Kadambari: The Flower Girl by Sethu is a work that surprised me on two primary counts. The first is that it is a self-translation, perhaps Sethu’s first attempt. It was originally published in Malayalam as Aaramathe Penkutty (2006). Self-translations are rarely attempted in Malayalam, perhaps also inhibited by the much maligned example of The Legends of Khasak, OV Vijayan’s translation of Khasakinte Ithihasam. The Legends of Khasak is often cited as an example of how even the superb bilingual virtuosity of Vijayan could not save the translation from being a lacklustre version of his original, though we often ignore that the author’s world view could have also changed by the time he embarked on the translation.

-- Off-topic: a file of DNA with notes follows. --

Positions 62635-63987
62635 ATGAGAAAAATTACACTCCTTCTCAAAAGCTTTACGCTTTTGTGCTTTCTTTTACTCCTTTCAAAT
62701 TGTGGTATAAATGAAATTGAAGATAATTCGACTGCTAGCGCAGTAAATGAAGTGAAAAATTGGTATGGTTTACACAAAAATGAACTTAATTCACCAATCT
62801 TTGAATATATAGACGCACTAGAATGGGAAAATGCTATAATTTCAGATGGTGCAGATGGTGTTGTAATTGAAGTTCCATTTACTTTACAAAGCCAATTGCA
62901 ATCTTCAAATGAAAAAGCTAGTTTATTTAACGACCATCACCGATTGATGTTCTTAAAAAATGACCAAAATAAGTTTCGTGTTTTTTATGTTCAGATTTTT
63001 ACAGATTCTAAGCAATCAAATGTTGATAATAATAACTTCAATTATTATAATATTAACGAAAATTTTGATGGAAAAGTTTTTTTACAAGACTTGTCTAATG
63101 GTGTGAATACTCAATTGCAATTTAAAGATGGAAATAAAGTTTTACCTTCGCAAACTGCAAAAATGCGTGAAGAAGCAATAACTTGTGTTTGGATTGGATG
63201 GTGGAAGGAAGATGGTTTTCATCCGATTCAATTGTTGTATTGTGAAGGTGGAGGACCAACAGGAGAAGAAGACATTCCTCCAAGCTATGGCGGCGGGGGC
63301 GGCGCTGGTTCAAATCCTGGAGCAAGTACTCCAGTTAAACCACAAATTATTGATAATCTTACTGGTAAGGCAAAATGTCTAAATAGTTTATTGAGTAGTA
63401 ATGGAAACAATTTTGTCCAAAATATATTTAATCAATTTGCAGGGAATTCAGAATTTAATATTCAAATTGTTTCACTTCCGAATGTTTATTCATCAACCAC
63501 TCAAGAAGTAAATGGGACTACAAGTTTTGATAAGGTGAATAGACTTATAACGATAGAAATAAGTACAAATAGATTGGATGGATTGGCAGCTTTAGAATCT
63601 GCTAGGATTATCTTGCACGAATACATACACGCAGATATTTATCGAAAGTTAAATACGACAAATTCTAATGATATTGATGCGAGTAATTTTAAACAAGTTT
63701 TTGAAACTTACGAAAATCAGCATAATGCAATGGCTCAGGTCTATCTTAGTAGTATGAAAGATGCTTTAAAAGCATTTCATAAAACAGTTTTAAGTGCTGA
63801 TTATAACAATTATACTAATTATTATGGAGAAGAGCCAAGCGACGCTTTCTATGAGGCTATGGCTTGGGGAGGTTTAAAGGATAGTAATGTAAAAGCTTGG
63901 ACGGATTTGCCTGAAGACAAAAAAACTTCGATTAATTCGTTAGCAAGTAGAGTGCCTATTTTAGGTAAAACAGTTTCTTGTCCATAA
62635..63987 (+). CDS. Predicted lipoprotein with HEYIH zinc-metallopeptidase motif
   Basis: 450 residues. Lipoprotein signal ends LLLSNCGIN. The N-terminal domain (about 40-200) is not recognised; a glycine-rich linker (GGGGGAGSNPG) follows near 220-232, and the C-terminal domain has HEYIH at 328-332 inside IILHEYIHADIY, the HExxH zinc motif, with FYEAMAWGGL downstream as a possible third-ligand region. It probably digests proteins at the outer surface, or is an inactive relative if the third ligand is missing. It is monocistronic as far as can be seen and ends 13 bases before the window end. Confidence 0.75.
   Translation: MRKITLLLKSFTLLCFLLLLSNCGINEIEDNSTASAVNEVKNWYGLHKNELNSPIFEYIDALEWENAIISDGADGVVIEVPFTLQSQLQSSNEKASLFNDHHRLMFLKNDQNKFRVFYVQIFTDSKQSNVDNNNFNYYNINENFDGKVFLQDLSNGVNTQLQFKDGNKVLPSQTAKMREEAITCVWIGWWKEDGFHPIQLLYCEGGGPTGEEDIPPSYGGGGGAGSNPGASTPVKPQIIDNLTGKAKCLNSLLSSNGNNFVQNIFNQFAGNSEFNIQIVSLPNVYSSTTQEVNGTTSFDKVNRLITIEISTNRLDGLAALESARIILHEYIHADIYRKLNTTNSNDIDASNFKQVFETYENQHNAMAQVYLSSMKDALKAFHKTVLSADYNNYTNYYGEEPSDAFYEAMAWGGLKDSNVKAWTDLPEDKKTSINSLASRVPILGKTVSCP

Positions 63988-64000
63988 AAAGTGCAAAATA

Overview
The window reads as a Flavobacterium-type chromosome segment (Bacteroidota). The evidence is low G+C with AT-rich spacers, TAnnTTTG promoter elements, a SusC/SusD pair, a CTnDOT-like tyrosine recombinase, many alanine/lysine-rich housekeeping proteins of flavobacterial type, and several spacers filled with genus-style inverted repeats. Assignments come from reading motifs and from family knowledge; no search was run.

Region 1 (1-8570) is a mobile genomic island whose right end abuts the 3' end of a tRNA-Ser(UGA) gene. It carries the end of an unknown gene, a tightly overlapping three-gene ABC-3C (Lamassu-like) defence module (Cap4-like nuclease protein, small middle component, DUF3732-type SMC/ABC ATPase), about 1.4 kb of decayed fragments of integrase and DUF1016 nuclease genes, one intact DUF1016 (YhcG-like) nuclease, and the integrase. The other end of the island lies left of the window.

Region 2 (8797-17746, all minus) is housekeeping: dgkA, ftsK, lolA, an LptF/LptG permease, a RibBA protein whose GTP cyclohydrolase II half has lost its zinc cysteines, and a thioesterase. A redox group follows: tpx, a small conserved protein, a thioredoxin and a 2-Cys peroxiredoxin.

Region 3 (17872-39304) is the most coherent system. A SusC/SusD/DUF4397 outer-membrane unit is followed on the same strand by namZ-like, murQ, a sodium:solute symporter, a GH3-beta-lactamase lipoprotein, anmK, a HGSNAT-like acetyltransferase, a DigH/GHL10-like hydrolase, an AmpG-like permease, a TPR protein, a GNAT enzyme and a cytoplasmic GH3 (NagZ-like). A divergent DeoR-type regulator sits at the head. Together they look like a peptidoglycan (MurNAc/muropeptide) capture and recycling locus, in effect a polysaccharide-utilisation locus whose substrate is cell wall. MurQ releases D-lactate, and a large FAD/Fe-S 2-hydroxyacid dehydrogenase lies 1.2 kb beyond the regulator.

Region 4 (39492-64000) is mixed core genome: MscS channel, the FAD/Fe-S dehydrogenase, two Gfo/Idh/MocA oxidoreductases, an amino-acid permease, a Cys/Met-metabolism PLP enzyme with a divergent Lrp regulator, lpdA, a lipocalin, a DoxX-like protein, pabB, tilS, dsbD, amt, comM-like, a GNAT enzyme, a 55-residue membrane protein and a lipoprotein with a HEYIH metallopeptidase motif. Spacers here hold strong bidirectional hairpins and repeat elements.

The second surprise lay in the simple and direct style of narration, which is an obvious deviation from the distinct style and syntax that established Sethu’s stature in Malayalam since he arrived on the literary scene with his iconic novel Pandavapuram, a brilliant rendering of the surreal mindscape teetering between imagined and real worlds. In Kadambari, the style is so simple that one wonders if it is deceptively so, to suit the old-fashioned milieu that acts as the backdrop to the story of the turbulence that the adoption of a girl brings into the settled life of a childless Brahmin couple, living in an unnamed suburban temple town where people speak in a blend of Tamil and Malayalam.